As proved by the plans revealed this week by IOSCO, the regulatory community is cracking down on the hedge fund sector and one of the side effects of these increased transparency requirements is that hedge funds are turning to third party providers to help them tackle the new data challenges. Recent research by custodian Bank of New York Mellon indicates that this is not just a trend within the hedge fund community: the buy side is more prone to use external providers than ever before.
The BNY Mellon paper, which is on the convergence between hedge funds and traditional fund management firms, involved feedback from 30 traditional managers, 23 hedge funds and 18 large institutional investors. According to the custodian, a quarter of respondents indicated that they felt a need for better integration of their front, middle and back office functions and a third currently outsource components of their back office. So, investments have already been made in third party solutions and more are on their way.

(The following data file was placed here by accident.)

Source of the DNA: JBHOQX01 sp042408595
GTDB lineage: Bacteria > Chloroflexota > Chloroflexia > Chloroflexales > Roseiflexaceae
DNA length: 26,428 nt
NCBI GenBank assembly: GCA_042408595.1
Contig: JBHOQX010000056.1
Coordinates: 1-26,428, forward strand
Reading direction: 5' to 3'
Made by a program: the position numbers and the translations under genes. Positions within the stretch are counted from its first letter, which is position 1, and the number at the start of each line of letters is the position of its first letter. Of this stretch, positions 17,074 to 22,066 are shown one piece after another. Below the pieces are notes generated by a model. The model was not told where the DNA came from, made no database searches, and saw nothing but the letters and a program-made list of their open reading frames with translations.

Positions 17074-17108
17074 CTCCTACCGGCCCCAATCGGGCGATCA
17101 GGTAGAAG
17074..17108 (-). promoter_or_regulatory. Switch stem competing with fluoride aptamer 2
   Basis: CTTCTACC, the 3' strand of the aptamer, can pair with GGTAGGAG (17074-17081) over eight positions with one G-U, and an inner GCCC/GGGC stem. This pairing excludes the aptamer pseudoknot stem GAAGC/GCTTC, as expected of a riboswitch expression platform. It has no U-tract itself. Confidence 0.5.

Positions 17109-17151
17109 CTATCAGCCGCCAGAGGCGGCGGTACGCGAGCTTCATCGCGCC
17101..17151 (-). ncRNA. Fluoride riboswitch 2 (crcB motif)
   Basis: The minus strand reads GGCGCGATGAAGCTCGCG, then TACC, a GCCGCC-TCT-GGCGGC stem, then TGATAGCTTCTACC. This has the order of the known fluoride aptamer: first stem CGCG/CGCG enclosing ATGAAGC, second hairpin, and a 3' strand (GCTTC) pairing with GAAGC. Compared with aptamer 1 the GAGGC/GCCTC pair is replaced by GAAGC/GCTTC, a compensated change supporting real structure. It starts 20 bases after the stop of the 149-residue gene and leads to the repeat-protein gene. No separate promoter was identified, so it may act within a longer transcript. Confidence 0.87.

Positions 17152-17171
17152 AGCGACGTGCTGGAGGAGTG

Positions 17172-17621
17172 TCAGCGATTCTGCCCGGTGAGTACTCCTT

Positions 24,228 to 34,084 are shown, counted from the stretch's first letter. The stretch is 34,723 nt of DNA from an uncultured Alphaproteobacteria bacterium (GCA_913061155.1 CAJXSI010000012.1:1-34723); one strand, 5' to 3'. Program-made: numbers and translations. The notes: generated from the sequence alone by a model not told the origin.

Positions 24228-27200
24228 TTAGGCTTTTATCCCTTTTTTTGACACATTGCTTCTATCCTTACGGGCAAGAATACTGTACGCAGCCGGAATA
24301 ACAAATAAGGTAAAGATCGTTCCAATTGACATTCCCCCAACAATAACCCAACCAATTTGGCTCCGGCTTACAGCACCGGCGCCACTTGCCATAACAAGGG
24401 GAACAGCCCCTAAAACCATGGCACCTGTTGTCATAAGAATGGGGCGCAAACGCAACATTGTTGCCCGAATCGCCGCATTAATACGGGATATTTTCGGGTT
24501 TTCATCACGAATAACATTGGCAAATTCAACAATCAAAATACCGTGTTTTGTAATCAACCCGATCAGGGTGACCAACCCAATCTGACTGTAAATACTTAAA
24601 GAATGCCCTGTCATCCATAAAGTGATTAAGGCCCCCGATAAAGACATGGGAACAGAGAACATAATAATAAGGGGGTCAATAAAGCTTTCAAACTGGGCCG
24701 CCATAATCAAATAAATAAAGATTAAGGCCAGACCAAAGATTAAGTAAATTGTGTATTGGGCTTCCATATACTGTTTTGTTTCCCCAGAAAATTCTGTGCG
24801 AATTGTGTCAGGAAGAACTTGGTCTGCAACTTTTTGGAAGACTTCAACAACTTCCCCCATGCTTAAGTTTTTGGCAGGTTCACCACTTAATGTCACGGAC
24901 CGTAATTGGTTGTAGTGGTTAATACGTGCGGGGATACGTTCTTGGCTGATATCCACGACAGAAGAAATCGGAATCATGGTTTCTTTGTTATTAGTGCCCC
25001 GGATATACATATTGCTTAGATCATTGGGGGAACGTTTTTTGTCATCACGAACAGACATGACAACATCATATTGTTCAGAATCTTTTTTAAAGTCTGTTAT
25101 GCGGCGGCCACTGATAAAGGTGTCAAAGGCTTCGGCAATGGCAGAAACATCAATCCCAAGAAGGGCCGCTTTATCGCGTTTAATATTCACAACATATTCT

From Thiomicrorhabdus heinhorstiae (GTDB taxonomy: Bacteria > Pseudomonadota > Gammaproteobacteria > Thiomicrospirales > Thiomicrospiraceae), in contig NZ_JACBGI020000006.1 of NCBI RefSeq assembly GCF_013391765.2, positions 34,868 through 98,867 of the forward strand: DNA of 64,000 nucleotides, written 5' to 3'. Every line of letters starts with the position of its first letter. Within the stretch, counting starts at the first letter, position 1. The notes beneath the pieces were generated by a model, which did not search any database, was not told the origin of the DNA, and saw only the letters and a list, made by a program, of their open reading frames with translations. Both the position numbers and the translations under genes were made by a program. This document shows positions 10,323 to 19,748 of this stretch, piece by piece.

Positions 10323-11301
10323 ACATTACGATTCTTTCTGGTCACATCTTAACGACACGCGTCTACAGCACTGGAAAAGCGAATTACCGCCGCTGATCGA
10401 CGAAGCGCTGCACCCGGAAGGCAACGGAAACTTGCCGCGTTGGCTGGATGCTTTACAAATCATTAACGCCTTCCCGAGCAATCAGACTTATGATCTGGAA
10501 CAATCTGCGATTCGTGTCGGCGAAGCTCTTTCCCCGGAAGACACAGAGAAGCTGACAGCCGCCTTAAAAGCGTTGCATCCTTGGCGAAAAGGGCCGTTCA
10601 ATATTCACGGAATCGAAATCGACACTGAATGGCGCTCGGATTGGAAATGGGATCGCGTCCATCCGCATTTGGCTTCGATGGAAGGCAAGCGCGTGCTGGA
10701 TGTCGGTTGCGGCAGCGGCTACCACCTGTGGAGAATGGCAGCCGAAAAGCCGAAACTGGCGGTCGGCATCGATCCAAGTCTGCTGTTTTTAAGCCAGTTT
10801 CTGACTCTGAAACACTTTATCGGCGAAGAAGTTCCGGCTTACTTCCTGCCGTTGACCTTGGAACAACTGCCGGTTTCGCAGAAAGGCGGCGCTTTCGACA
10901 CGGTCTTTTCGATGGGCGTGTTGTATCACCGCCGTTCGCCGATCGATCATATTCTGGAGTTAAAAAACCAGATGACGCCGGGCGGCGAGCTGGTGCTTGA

The convergence between these two traditionally distinct areas of the buy side is as a result of new transparency requirements that have meant changes to hedge funds’ structures. Most of these are related to data and risk management: these firms are being required to provide a greater level of granular data to both regulators and their clients on areas that they have not previously been required to report externally.
“More and more investment firms are turning to outsourcing providers as a cost-effective strategy that enables them to focus on their core business of managing assets,” says Joseph Keenan, managing director at BNY Mellon Asset Servicing.
This trend is therefore likely to further fuel the boom in buy side focused offerings from the vendor community. After all, buy side firms will need to up their game as the stakes are gradually being raised by both regulators and their customers.
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